Frank Quattrone has found himself in an enviable position -- the middle of a bidding war.
Technology advisory boutique Qatalyst Group, which Quattrone founded in San Francisco in March 2008, snagged a mandate from data-archiving company Data Domain Inc. in its proposed $1.5 billion acquisition by NetApp Inc., announced May 20. But on June 1, data storage systems leader EMC Corp. stepped in with an unsolicited $1.8 billion bid for Data Domain. On June 2, NetApp matched EMC's bid by offering $1.9 billion, net of the target's cash.
At press time, the heavily pursued target hadn't responded, but for former Credit Suisse First Boston tech banking star Quattrone, the potential 20% bump in Data Domain's price tag makes his job of sealing a sweet deal for his client's shareholders a bit easier.
Assisting Quattrone, who ultimately beat obstruction of justice charges related to legal battles over share allocations of initial public offerings during the tech boom, are Qatalyst co-founders Adrian Dollard, a former general counsel of Credit Suisse Group's technology group, and Jonathan Turner, the former head of Credit Suisse's Internet group.
NetApp is being advised by Goldman, Sachs & Co., which also has close ties to Data Domain. Ken Hirsch and Sam Britton are leading the team. Hirsch also led Data Domain's 2007 initial public offering, while Britton advised NetApp in 2004 on its $300 million purchase of Spinnaker Networks Inc. Goldman also led a $1.27 billion convertible debt offering for NetApp last year.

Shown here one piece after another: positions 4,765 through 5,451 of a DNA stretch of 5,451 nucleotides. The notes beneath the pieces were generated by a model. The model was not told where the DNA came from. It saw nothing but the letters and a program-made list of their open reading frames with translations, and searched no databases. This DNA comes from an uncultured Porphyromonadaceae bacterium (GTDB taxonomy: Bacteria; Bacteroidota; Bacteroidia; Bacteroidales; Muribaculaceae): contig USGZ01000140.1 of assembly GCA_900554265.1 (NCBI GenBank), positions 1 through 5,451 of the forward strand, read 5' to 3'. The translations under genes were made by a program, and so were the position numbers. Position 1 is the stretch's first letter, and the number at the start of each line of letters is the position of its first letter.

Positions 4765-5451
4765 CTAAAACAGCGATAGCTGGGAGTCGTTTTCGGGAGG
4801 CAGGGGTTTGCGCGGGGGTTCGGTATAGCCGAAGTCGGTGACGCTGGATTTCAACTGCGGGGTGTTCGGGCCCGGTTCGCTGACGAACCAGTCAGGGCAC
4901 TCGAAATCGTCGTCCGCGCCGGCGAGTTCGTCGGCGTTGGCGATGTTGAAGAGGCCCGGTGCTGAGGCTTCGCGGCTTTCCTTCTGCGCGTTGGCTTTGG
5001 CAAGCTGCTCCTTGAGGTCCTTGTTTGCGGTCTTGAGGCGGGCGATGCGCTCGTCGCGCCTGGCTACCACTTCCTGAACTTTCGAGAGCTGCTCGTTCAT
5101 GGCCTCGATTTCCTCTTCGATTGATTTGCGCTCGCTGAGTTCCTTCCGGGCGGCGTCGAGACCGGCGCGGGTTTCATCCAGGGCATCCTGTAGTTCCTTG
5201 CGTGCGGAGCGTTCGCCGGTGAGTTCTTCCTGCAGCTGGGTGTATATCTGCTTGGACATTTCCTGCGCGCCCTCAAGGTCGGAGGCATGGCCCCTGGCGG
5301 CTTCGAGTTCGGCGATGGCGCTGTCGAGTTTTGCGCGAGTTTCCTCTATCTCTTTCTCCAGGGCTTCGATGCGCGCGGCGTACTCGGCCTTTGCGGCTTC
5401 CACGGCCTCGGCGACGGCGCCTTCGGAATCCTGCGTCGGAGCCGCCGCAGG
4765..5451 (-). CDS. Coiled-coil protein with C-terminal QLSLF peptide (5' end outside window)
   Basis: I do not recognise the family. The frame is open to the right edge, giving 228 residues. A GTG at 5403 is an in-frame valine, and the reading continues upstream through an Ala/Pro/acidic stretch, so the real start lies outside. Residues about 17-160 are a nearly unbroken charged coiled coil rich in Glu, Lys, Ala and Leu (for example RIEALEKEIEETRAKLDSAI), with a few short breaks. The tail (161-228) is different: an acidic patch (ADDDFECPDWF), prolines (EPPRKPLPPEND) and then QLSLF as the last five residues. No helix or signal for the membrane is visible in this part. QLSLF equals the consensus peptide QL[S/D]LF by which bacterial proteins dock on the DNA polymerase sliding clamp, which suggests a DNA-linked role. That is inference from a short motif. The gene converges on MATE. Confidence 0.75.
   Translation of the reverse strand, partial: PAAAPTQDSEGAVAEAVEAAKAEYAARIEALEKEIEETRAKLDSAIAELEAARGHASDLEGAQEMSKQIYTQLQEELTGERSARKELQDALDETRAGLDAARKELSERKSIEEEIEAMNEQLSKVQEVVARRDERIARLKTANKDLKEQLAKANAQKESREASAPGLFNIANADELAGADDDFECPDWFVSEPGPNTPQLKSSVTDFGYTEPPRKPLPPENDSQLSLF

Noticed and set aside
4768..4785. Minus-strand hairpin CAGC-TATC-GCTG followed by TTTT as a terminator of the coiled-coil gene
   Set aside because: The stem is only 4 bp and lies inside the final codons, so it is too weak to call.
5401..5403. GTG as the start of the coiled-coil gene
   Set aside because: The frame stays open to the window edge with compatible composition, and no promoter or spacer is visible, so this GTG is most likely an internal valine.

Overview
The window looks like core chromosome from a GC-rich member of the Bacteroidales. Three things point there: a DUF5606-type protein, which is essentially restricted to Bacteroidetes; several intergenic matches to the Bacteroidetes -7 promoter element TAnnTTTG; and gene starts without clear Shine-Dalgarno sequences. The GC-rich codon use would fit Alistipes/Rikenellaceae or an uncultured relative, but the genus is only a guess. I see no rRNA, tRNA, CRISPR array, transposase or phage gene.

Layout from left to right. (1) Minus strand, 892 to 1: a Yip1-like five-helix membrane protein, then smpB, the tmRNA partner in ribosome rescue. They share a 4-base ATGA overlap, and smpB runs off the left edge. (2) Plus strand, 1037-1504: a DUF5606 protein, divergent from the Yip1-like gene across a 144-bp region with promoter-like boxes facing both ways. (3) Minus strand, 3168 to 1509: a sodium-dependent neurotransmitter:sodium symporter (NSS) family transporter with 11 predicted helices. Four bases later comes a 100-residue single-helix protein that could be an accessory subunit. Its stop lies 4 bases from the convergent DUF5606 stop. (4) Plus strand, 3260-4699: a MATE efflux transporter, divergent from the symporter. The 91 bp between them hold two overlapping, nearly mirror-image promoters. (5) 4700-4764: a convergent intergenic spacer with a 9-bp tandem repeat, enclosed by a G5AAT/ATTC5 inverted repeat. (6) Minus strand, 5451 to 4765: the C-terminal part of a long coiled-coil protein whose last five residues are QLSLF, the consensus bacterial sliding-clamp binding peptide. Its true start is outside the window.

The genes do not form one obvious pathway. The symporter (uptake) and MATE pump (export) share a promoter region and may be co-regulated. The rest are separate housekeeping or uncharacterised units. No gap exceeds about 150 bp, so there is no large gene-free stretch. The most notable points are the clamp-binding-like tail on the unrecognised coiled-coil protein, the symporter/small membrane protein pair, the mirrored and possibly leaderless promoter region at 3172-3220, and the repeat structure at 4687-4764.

For legal advice, NetApp turned to Steve Bochner, Nate Gallon and Mike Ringler of Wilson Sonsini Goodrich & Rosati PC. NetApp CEO Daniel Warmenhoven once served on the board of Brooktree Corp., a client of Bochner's, and NetApp general counsel Andrew Kryder also has worked with Bochner.
Data Domain retained Gordon K. Davidson, Dennis R. DeBroeck and R. Gregory Roussel at Fenwick & West LLP for outside counsel. The company tapped Robert Gunderson Jr. and David Kling of Gunderson Dettmer Stough Villeneuve Franklin & Hachigian LLP on its IPO.
No one was surprised by EMC's choice of legal advisers to prepare
its unsolicited attempt to break up NetApp's agreement to buy Data
Domain: Skadden, Arps, Slate, Meagher & Flom LLP's Thomas Dougherty and Margaret Brown.
Dougherty landed the Massachusetts company as a client with his work on
a class action it was involved in, and Brown advised EMC on its 1999
purchase of Data General Corp. for $1.05 billion; its $635 million
purchase of VMware Inc. in 2003; and its $2.1 billion
acquisition of RSA Security Inc. in 2006, the company's largest deal so
far. Brown also led the Skadden team when EMC took VMware public two